William Andrew Dillard

In the world of Christian discipleship there are as many classes of folks as there are fruit producers in the parable of the seed and the sower, Matthew 13:2-8. The lifestyle of these folks parallel the seed effects falling on the wayside, in stony ground; among thorns, and in fertile soil. The latter ones are blessed beyond imagination whether they fit into the thirty, sixty, or hundredfold producers. The former categories forecast the sad state of those who choose another way of life than that which is produced by the nourished seed of faith. In attempts of self-justification, they may point to the failure to understand, and blame the forces of evil (birds) for snatching away the opportunity to understand wondrous truths when it was they who refused to open their heart, mind, and Bible. Then there are those whose lives reflect no depth of root and are scorched by the pressures of a sinful world.
Finally, there are those who will not deal with the social concerns, financial opportunities and other pressures of life promoted by the flesh, and who, as a result, miserably fail in discipleship. It just seems easier to give in to the world than do the proverbial paddling upstream of Christian discipline. Such as these do have a long lineage; a primary example of which is ancient Esau. To Esau, the things that could be his in the future paled in comparison to what he could have in the present, even if it was just a bowl of soup. He was hungry! So, why worry about pie in the sky when there is steak on the ground? Esau thus lost his birthright: a double portion of his father goods. He also lost out in the blessings of life that patriarchs were empowered to confer on their offspring. Upon realization of his miserable failure, Esau, saddened and enraged, lamented much, but to no avail. Crybaby projections are so unflattering and useless in foolish adults!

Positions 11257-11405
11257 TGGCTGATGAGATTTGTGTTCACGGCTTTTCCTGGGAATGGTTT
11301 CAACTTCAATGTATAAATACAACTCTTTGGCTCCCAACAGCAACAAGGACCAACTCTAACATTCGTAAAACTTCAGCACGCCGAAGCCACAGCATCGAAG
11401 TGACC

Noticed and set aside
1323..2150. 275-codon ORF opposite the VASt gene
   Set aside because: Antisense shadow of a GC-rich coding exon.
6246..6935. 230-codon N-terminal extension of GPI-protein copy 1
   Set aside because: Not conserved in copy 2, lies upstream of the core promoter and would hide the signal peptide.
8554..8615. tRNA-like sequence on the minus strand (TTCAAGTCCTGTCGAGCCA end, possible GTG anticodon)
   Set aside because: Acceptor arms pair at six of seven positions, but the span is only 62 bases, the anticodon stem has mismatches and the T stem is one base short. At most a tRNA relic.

So, let all be warned. The scriptures do not say what they say in vain. The writer of Hebrews states quite forcefully that churches should be aware of the spiritual condition of their members to ensure their spiritual well-being. He said we should look diligently: “Lest there be any fornicator, or profane person, as Esau, who for one morsel of meat sold his birthright. For ye know how that afterward, when he would have inherited the blessing, he was rejected: for he found no place of repentance, though he sought it carefully with tears.”
Some may be repulsed by this in the belief that reward is not to be gained or lost, but such an idea is foreign, even opposed to the scriptures. The Judgment Seat of Christ is for Christians, I Cor. 3:9-15. John’s admonition to avoid loss is to God’s people, 2 John 1:8. Let us not live so as to be Crybaby Losers on Reckoning Day! Judging the present state of “Christianity,” by standards of the Word, there will be plenty of them.

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